History, Legacy & Showmanship
Thursday, 01 August 2013 13:52

Where Were You In ’73? Remembering American Graffiti On Its 40th Anniversary

  • Print
  • Email

“It’s designed primarily for fun, to be entertaining, a warm movie about what it’s like to be a teenager.  But it’s also about the end of a political era, a sociological era and a rock era.” —  George Lucas

The Digital Bits is pleased to present this retrospective article to commemorate the 40th anniversary of the release of American Graffiti, George Lucas’s classic 1973 film that nostalgically asked, “Where were you in ’62?”

This article features a chronological list of the movie’s original theatrical engagements in the major cities of North America, plus a collection of historical information and quotes from critics.  The article is also an attempt to clarify some misconceptions about the movie’s distribution and box-office performance. [...]



This list of original theatrical engagements of American Graffiti represents the movie’s openings in (most of) the top 100 or so markets in the United States and Canada.Meet George Lucas in person!

The list highlights the fascinating and somewhat mysterious nature of pre-saturation era film distribution and exhibition.  As you may observe, the openings were staggered and not booked according to any population ranking, nor was there any consistency in regard to which markets showed the movie as a single-theater exclusive (initially at least) and those that ran it with multiple city/region-wide theaters.

Duration figures have not been included, but it should be mentioned that many of these engagements played several months with some playing over a year!  (The longest-running engagement is cited in the “Did You Know?” section of this article.)  By the end of its release, after playing a few thousand engagements, American Graffiti was Universal Pictures’ second-most successful movie. 

The intent of this work, aside from creating historical record and to provide some nostalgia for those readers who saw the movie in its original release, is to clarify the numerous erroneous accounts about the movie’s release (and box-office performance) in books, articles and popular online movie resources.  An erroneous release date even appeared in a book published by the company that made the movie!  The film’s correct August 1st release date is often cited, but usually without the necessary context to clarify the staggered nature of its distribution.  Historians  and journalists have also frequently misrepresented the film’s box-office performance, usually due to confusing its gross earnings with rental earnings (the percentage of the gross paid to the distributor).  As for the theaters in which the film played, a Universal Pictures executive was quoted in a Lucas biography that the film opened in Los Angeles at a theater not cited in the list and that he thought the presentation on a large screen was so poor that he demanded it be moved to a different, smaller theater, yet no evidence could be found of such an occurrence.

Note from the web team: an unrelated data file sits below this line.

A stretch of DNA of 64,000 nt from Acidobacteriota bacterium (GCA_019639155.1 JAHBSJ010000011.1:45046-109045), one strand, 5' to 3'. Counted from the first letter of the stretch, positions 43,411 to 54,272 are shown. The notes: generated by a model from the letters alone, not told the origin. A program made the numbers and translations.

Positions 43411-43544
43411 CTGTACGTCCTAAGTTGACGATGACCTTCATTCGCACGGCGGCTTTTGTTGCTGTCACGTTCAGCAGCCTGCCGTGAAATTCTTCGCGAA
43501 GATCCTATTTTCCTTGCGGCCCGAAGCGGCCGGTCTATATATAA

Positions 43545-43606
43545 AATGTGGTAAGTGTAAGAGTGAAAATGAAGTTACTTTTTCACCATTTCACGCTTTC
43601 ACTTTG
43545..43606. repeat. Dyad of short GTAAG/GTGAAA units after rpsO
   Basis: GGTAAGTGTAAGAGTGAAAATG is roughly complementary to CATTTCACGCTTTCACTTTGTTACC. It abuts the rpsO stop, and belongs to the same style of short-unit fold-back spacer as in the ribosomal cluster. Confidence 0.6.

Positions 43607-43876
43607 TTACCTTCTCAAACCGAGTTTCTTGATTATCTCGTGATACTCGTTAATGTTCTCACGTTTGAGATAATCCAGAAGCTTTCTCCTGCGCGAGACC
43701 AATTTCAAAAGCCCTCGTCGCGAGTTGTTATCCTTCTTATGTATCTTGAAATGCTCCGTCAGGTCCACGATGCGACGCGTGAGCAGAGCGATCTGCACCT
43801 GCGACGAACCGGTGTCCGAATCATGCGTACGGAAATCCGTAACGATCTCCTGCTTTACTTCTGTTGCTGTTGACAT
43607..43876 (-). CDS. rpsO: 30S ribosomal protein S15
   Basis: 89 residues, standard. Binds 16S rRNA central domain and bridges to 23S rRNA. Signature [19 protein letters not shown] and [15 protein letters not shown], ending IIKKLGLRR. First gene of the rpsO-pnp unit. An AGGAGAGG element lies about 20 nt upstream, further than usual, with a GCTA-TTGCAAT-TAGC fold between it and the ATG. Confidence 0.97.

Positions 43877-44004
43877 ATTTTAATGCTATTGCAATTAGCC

Anyway, with those issues in mind, please enjoy this look back at the original release of American Graffiti….

  • 1973-08-01 … Los Angeles, CA – Avco Center Triplex
  • 1973-08-12 … New York, NY – Sutton
  • 1973-08-15 … Denver, CO – Colorado 4-Plex
  • 1973-08-15 … Denver, CO – North Valley
  • 1973-08-15 … Denver (Englewood), CO – Cinderella City
  • 1973-08-15 … Denver (Lakewood), CO – Westland
  • 1973-08-15 … Detroit (Bloomfield Hills), MI – Showcase Twin
  • 1973-08-15 … Detroit (Dearborn), MI – Westborn
  • 1973-08-15 … Detroit (Farmington Hills), MI – Old Orchard Twin
  • 1973-08-15 … Detroit (Madison Heights), MI – Abbey Triplex
  • 1973-08-15 … Detroit (Mt. Clemens), MI – Parkway Twin
  • 1973-08-15 … Detroit (Oak Park), MI – Towne Twin
  • 1973-08-15 … Detroit (Taylor), MI – Southland Twin
  • 1973-08-15 … Detroit (Warren), MI – Warren 4-Plex
  • 1973-08-15 … Detroit (Westland), MI – Quo Vadis Entertainment Center
  • 1973-08-15 … Indianapolis, IN – Eastwood
  • 1973-08-15 … Indianapolis, IN – Lafayette Square
  • 1973-08-15 … Lansing (Okemos), MI – Meridian 4-Plex
  • 1973-08-15 … Las Vegas, NV – Fox Boulevard
  • 1973-08-15 … Orange (Costa Mesa), CA – South Coast Plaza Twin
  • 1973-08-15 … Orange (Santa Ana), CA – Harbor Blvd. Drive-In
  • 1973-08-15 … San Diego, CA – Loma
  • 1973-08-15 … San Francisco, CA – Cinema 21
  • 1973-08-15 … Tucson, AZ – Buena Vista Twin
  • 1973-08-15 … Tulsa, OK – Fontana 4-Plex
  • 1973-08-16 … Omaha, NE – Six West 6-Plex
  • 1973-08-16 … Omaha (Ralston), NE – Park 4-Plex
  • 1973-08-17 … Atlanta, GA – Fine Art
  • 1973-08-17 … Dallas, TX – Medallion
  • 1973-08-17 … Houston, TX – Alabama
  • 1973-08-17 … Lincoln, NE – Plaza 4-Plex
  • 1973-08-17 … Louisville, KY – Penthouse
  • 1973-08-22 … Buffalo (Amherst), NY – Boulevard Mall Twin
  • 1973-08-22 … Buffalo (Cheektowaga), NY – Holiday 6-Plex
  • 1973-08-22 … Honolulu, HI – Waikiki Twin
  • 1973-08-22 … Milwaukee, WI – Northridge Triplex
  • 1973-08-22 … Milwaukee (Greendale), WI – Southridge Triplex
  • 1973-08-22 … Milwaukee (West Allis), WI – Westlane